Navy helps teachers understand the pain of military moves - We Are The Mighty
MIGHTY CULTURE

Navy helps teachers understand the pain of military moves

More than 250 new Virginia Beach City Public School (VBCPS) secondary teachers (those who teach children between the ages of 11 and 18) and school counselors participated in scenario-based training at Tallwood High School in Virginia Beach, Aug. 22- 23, 2018, which afforded them a unique opportunity to learn about and experience firsthand some of the challenges military families face during a permanent change of station (PCS) move.

The training, titled “The PCS Challenge – Building Empathy for Transitioning Students,” engaged the participants by simulating a military PCS move in an effort to help them better understand the lives of military families and helped to generate empathy toward transitioning military-affiliated students. Local Hampton Roads installation school liaison officers (SLOs) provided intrinsic value and credibility to the training by ensuring the information presented was both timely and relevant with regard to military policies, culture and trends. Throughout the scenarios, the SLOs donned the hats of detailers, Fleet and Family representatives, and various school staff members to test the mettle of the participants. They also provided feedback and expertise in their respective areas to assist the participants when questions or issues came up.


Each participant was given a family assignment and an initial duty station to start. Some were given the role of the service member, others played the role of a spouse, a child, or multiple children if applicable. Of the family units that had multiple children, a least one of those children had special needs and were enrolled in the Exceptional Family Member Program (EFMP), which is a mandatory enrollment program that works with other military and civilian agencies to provide comprehensive and coordinated community support, housing, educational, medical, and personnel services to families with special needs.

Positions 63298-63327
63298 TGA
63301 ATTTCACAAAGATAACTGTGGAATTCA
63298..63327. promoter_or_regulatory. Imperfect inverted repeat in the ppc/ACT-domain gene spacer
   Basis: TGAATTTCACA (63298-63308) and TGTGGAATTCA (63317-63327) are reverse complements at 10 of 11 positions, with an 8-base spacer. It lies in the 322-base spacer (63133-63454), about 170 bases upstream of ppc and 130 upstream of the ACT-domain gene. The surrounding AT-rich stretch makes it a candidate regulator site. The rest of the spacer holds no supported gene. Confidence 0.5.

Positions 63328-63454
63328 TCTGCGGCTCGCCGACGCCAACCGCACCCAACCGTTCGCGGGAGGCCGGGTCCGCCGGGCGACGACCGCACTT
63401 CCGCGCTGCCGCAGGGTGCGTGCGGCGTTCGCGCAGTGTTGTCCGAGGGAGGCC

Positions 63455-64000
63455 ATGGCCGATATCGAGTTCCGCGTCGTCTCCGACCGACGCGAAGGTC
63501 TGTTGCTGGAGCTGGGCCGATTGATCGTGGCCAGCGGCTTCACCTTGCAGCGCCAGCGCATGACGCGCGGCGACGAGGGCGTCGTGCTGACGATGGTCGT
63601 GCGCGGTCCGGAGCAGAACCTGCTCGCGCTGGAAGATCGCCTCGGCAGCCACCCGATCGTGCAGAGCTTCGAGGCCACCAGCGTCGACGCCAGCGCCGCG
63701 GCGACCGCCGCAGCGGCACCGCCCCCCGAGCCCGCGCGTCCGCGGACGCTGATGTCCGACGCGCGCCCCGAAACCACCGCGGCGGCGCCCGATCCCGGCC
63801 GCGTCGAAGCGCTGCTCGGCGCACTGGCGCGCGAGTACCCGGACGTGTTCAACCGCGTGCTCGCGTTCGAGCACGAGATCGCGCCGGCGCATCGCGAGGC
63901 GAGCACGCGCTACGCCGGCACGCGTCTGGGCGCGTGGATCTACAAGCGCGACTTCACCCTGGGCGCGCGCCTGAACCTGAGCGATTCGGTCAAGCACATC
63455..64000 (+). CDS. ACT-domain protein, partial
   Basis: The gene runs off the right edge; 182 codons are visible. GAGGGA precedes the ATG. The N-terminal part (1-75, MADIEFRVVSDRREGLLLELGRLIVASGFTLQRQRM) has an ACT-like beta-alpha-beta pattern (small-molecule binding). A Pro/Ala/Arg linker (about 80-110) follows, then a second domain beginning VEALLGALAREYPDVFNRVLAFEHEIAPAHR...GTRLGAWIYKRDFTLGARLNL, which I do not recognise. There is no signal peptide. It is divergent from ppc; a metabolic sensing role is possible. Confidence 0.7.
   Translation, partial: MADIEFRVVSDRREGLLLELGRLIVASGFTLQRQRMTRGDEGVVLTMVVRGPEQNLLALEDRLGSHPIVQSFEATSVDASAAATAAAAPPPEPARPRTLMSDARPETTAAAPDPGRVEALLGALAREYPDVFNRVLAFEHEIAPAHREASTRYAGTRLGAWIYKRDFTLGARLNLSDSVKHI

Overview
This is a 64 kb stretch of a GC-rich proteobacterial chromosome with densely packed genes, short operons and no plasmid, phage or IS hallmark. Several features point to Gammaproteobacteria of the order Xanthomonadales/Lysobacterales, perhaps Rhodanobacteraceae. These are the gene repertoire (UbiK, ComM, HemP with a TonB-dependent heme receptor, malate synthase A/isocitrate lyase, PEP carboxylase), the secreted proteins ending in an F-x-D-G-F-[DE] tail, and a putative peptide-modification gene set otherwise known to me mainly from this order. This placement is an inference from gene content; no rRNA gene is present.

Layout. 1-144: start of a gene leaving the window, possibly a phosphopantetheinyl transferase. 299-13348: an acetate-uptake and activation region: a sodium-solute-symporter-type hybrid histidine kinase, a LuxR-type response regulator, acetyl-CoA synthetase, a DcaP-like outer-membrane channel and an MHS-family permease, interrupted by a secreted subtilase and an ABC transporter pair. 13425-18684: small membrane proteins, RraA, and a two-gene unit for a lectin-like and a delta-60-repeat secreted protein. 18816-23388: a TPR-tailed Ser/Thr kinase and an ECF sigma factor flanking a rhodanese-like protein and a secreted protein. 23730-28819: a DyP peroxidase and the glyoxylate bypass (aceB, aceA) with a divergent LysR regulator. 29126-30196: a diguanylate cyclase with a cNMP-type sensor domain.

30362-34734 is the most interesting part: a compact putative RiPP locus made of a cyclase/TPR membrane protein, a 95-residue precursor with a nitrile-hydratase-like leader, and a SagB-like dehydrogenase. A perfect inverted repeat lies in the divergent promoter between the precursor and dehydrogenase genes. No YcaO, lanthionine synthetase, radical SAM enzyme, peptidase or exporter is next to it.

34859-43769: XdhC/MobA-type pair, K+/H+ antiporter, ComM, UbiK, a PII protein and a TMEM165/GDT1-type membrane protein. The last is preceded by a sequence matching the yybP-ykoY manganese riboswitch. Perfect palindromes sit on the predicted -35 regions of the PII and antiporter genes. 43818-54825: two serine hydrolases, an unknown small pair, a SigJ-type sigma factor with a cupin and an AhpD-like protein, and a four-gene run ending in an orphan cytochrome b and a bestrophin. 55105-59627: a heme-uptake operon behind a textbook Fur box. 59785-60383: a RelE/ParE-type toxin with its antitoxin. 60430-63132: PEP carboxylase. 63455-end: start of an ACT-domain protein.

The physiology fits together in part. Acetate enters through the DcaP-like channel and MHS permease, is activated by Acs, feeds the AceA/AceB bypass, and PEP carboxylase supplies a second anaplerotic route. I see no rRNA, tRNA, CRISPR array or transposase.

The training scenarios included military acronyms and jargon, emotional stages of the PCS cycle, a duty station wish list or “dream sheet,” receiving orders for the service member and/or connecting with the Fleet Family Support Center for the spouse, doing a pack out and deciding what items could be taken with the family to the new duty station based on rate/rank and the weight of household goods allotted, choosing specific housing to meet the needs of the family, and deregistering and registering a child/children in a new school. Like a real PCS move, each choice made along the way by the participants caused a potential impact on the service member, the family unit as a whole, and ultimately the child(ren).

Navy helps teachers understand the pain of military moves

Karen Phillips, a School Liaison Officer for Joint Expeditionary Base Little Creek, plays the role of a detailer for simulated military service members during a scenario exercise as part of The PCS Challenge ” Building Empathy for Transitioning Students training that was offered by the Military Support Program for Virginia Beach Public Schools at Tallwood High School in Virginia Beach, Aug. 23, 2018.

(U.S. Navy photo by David Todd)

One of the biggest obstacles military families face during a PCS move is not having enough time to prepare, especially when faced with the various items required by the school districts for student enrollment. The training scenarios amplified the stress levels by giving the participants a very short period of time to make major family life decisions.

“Because this training was interactive and simulated, each participant actually became a member of a military family,” explained Debbie Patch, the Regional School Liaison Officer who assisted VBCPS with the training. “Each participant was given characteristics with their new military family role and each participant played their role accordingly. The groups made ‘family’ decisions based on their unique situation. It is my hope that this training provided the participants with an experience that will give them a greater awareness of the unique challenges military students face as a result of their parent’s service to our country. I believe that once someone has experienced this training, there can be no doubt that all military children ‘serve too.'”